OK, Stephen, comment needed on this

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OK, Stephen, comment needed on this

Postby William Thornton » Tue Dec 20, 2016 7:12 pm

http://sbcvoices.com/a-fresh-take-on-re ... ent-339234

Here's your big chance. Go to SBCV and don't let me down on this.
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Re: OK, Stephen, comment needed on this

Postby Haruo » Tue Dec 20, 2016 7:25 pm

Interesting article. I posted a link on FB with a tag for Stephen.
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Re: OK, Stephen, comment needed on this

Postby William Thornton » Tue Dec 20, 2016 7:53 pm

Thanks. This is in Stephen's wheelhouse.
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Re: OK, Stephen, comment needed on this

Postby Jim » Wed Dec 21, 2016 11:00 am

The Tozer quote relating to God’s conquering of man before he can bless or do anything with man seems strange, especially in light of the scriptural mentions of God (or at least Christ) dying to set man free. God conquered Jezebel by letting the dogs eat her carcass—death, in other words. The same was true with Ananias and Sapphira. All three were conquered but not blessed or used. Perhaps heretically speaking, precisely because God couldn’t or wouldn’t conquer man (of his own volition), He gave up and redeemed man through the work of Christ. God doesn’t make a servant of man; rather, man becomes a servant to God upon his own volition. God’s way is persuasion, as found out by Moses and Paul, although blindness could admittedly come close to conquering, that alternative being overwhelmingly unattractive.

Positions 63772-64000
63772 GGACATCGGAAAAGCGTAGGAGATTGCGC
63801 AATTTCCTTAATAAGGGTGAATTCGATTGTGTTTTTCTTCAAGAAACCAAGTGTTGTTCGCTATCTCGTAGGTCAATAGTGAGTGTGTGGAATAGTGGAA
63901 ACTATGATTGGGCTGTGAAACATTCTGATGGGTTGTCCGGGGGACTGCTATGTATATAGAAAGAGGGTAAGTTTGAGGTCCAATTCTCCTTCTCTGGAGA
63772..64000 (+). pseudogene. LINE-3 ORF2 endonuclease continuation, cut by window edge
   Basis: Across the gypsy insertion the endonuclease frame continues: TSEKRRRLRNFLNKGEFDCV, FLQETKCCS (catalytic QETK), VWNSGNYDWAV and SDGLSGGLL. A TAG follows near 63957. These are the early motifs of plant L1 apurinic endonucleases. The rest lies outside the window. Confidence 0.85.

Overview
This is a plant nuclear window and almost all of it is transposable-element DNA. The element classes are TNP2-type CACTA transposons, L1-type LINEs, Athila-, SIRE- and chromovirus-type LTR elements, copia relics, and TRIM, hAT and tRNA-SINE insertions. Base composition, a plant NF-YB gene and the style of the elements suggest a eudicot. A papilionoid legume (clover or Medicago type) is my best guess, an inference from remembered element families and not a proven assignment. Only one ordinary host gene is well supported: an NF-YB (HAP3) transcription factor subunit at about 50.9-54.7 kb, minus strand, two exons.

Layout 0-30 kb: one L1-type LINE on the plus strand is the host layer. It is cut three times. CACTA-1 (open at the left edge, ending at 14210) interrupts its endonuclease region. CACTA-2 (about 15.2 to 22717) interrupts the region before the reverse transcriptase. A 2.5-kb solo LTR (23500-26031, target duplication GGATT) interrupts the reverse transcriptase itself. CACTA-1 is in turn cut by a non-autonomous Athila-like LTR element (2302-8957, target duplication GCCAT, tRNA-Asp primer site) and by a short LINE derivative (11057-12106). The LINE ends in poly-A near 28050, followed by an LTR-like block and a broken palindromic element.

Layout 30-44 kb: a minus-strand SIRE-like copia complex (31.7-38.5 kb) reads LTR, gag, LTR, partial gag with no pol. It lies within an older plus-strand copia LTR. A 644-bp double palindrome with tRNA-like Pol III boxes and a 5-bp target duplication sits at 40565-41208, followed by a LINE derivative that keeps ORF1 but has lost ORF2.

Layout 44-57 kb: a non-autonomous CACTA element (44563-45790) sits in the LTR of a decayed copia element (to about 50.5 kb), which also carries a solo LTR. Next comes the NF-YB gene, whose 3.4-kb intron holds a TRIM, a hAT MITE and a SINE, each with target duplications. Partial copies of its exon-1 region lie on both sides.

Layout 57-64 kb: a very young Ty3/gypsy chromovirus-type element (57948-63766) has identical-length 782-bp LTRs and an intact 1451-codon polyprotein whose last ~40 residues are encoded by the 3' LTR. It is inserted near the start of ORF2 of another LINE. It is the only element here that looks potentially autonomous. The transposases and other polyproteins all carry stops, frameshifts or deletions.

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Ron West makes interesting comment on Miller's blog

Postby Stephen Fox » Fri Dec 23, 2016 12:50 am


Ron West says

December 22, 2016 at 1:46 am


The political influence in our convention has been around for some time Since at least the early 80s, Paul Presssler, Paige Patterson, Jerry Falwell and others have been leaders in the Committee on National Policy, a right wing group largely funded by Sun Myung Moon’s organization and the Coors Beer Family. Jerry Falwell even appeared several times on the platform with Moon at his meetings. This organization had tremendous influence over what was happening in our convention.

I was also at the 1989 SBC meeting where Chapman was elected. At that convention the CLC/ERLC presented a first time award for Religious LIberty to Jesse Helms who was in a tight senate race. The chairman of that organization was Sam Currin a former staffer of Helms. Richard Land the director was only too happy to cooperate in what amounted to a political endorsement. Land while serving at the ERLC was little more than Pressler’s cooperative program funded agent to represent CNP interest.